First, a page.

China coronavirus: mild but infectious cases may make it hard to control outbreak, report warnsBMJ 2020; 368 doi: https://doi.org/10.1136/bmj.m325 (Published 28 January 2020) Cite this as: BMJ 2020;368:m325
Uncertainty over the severity spectrum of the novel coronavirus (2019-nCoV) and whether people with mild symptoms can efficiently transmit the virus mean it is currently “unclear” whether the outbreak can be contained within China, a report from Imperial College London has warned.1
The update from the MRC Centre for Global Infectious Disease Analysis said that the rate of transmission could come down as people become aware of the threat and try to avoid becoming infected, as happened with severe acute respiratory syndrome (SARS).
But it raised concerns over reports of mildly symptomatic but infectious cases, which were not a feature of SARS. Detecting and isolating these cases would be “extremely challenging,” considering the number of conditions that can cause non-specific respiratory symptoms, it said.
The researchers said that controlling the situation would require “successful detection, testing, and isolation of suspect cases with the broadest possible range of symptom severity,” and they called for efforts in these areas to be as “extensive” as the capacity of health services allow.
As at 28 January 4520 confirmed cases and 106 deaths had been reported in China (including Macau). Most cases (2714) are in Hubei province, where the outbreak began. Outside China 15 countries have reported cases. These are Thailand (14 cases), Hong Kong (eight), the US (five), Taiwan (five), Australia (five), Singapore (four), Japan (four), South Korea (four), Malaysia (four), France (three), Canada (two), Vietnam (two), Nepal (one), Cambodia (one) and Germany (one).2 No deaths have been reported outside China.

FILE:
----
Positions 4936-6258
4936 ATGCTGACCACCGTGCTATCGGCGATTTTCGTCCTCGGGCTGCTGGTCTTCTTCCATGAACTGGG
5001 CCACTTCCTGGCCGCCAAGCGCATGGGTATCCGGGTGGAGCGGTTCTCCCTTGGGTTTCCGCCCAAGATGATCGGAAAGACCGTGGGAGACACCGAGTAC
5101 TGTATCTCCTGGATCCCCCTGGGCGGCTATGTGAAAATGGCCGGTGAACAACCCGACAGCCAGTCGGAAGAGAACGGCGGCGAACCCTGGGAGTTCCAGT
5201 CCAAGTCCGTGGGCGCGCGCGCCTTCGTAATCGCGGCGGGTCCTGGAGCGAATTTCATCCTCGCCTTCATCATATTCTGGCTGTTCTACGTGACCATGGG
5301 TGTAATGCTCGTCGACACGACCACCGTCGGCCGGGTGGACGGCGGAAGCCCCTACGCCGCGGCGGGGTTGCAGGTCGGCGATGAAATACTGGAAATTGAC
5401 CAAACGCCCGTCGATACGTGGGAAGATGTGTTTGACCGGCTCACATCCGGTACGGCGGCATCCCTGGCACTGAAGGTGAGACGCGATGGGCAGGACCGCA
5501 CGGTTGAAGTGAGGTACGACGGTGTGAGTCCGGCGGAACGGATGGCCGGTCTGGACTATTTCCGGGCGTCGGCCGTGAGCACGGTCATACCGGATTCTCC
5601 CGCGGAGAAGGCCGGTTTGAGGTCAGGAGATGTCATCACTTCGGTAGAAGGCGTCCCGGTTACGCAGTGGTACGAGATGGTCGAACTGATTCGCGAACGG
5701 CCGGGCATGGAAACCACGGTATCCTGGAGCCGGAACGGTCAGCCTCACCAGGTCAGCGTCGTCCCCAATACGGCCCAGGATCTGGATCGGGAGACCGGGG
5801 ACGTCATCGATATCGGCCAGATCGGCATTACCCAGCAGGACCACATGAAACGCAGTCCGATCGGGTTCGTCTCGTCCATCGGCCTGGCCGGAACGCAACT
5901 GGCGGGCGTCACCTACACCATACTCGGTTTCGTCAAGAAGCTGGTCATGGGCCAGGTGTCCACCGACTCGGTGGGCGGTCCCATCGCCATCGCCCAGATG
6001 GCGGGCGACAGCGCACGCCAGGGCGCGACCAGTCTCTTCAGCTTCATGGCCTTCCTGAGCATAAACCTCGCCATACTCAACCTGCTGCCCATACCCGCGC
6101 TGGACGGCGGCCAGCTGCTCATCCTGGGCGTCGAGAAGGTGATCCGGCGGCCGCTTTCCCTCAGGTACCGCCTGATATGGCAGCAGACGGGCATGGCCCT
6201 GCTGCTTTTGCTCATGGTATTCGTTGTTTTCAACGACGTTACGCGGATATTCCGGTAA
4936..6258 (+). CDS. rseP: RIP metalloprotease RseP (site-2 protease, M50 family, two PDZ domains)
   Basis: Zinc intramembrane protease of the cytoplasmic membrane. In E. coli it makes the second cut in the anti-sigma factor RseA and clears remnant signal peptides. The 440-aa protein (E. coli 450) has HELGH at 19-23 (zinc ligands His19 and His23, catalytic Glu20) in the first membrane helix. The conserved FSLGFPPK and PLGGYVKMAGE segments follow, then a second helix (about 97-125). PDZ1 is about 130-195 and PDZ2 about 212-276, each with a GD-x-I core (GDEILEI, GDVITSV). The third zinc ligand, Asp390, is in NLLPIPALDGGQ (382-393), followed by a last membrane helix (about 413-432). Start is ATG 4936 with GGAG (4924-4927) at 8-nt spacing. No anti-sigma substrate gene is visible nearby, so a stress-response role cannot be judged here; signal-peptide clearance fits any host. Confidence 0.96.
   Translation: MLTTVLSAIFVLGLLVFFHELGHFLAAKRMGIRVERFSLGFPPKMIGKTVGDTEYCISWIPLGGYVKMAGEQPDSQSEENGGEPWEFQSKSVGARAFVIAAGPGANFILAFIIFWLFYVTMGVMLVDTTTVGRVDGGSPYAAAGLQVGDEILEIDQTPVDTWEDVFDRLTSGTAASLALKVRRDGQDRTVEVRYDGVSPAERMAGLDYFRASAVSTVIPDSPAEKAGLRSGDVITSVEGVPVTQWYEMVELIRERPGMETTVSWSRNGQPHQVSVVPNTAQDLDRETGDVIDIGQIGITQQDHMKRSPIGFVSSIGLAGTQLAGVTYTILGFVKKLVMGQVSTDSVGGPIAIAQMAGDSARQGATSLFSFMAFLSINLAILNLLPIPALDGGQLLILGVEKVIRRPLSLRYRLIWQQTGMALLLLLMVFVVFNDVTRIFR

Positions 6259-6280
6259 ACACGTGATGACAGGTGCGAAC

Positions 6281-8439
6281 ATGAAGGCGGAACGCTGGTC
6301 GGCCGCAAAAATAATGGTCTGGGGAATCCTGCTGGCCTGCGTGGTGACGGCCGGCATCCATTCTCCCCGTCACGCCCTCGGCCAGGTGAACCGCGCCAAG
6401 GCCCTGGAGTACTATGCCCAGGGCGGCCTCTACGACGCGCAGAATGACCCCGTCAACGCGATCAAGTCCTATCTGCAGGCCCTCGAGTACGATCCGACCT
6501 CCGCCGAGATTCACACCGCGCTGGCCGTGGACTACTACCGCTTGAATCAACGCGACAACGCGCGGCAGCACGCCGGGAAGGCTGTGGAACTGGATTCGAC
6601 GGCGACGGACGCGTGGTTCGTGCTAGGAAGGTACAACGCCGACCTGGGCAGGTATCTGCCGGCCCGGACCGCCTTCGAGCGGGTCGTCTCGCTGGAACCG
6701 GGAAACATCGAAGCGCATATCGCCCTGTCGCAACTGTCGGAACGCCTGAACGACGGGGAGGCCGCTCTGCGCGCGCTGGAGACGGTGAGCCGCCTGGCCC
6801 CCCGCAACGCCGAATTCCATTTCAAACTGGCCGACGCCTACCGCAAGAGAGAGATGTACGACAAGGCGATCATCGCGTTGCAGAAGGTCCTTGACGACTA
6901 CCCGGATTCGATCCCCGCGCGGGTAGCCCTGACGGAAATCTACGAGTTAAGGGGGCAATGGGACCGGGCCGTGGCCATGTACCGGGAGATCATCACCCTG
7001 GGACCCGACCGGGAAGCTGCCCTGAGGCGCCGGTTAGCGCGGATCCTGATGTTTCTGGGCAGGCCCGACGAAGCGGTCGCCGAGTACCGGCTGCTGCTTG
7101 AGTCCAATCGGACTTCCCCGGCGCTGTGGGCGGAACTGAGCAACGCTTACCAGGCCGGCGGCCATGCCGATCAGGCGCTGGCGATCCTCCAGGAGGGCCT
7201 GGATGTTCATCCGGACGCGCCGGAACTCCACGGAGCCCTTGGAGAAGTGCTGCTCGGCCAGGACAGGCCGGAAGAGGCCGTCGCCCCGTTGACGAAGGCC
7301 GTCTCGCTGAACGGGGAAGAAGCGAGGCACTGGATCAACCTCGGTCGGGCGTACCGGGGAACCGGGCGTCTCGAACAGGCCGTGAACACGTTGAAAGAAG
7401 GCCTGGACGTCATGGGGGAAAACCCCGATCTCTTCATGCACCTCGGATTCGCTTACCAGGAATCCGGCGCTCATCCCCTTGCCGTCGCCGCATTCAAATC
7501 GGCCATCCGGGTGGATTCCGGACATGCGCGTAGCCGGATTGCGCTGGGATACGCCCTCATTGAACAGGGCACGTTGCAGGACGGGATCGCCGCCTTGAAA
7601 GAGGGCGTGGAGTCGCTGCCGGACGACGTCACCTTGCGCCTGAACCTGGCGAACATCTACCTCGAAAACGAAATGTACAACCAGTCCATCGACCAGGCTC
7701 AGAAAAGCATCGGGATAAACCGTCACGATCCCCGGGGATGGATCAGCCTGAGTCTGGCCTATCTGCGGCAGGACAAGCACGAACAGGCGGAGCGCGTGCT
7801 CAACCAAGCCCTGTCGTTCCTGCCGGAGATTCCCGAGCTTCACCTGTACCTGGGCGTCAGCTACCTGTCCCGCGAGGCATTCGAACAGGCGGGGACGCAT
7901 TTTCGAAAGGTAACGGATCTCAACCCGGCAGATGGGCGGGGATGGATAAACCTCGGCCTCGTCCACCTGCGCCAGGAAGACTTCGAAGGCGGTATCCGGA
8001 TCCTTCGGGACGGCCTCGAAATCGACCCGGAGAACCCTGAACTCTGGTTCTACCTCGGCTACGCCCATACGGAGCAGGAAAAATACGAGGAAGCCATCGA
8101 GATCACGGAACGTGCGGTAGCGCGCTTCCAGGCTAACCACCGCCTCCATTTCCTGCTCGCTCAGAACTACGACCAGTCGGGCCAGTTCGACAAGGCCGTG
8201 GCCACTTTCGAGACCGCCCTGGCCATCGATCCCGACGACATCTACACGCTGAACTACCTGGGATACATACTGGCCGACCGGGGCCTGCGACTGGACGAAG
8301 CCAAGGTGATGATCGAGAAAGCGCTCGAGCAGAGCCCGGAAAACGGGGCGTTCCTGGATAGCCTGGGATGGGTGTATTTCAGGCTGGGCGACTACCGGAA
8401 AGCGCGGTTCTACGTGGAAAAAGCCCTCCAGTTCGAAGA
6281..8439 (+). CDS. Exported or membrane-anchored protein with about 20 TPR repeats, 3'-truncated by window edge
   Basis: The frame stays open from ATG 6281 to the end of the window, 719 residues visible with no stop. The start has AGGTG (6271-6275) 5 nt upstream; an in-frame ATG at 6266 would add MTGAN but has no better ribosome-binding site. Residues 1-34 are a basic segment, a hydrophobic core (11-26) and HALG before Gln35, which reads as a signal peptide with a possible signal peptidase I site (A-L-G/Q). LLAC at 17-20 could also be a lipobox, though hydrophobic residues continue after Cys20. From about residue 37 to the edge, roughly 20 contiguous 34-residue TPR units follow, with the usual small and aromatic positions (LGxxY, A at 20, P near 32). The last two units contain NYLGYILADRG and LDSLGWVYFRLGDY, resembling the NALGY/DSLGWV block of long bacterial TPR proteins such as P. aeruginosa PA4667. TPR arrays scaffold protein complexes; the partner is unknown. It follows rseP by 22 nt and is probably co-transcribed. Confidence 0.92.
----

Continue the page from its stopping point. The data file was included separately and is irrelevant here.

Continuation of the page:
The initial source of 2019-nCoV is still unknown, but the first cases were linked to a seafood market (which was closed on 1 January) in the city of Wuhan, capital of the central Hubei province.3
The transmissibility of 2019-nCoV report, published on 25 January, said that based on the estimated R0 (reproduction number) of 2.6 (uncertainty range: 1.5-3.5), “control measures need to block well over 60% of transmission to be effective in controlling the outbreak.”
Despite the WHO Emergency Committee deciding not to declare a Public Health Emergency of International Concern at this time, this epidemic represents a “clear and ongoing global health threat” and it is “critical that the magnitude of the threat is better understood,” the report concluded.
Chinese authorities have so far quarantined 17 cities, affecting 50 million people, as part of efforts to contain the outbreak. They have also added three days to the Chinese New Year holiday in the hope that this will slow the pace of transmission by keeping people at home. Meanwhile, Mongolia has closed its border with China, and Hong Kong and Malaysia have said they will block entry to visitors from the Hubei province where the outbreak started.4
Writing in The BMJ, researchers from King’s College London have warned that “regardless of whether it succeeds in controlling the outbreak, the widespread lockdown will inevitably have a psychological effect.” However, they added that care must be taken to ensure fears are not overblown.5
“Journalists regularly assume panic based on little if any evidence and in our experience, the further away a reporter is from an incident, the more likely they are to claim panic,” they wrote.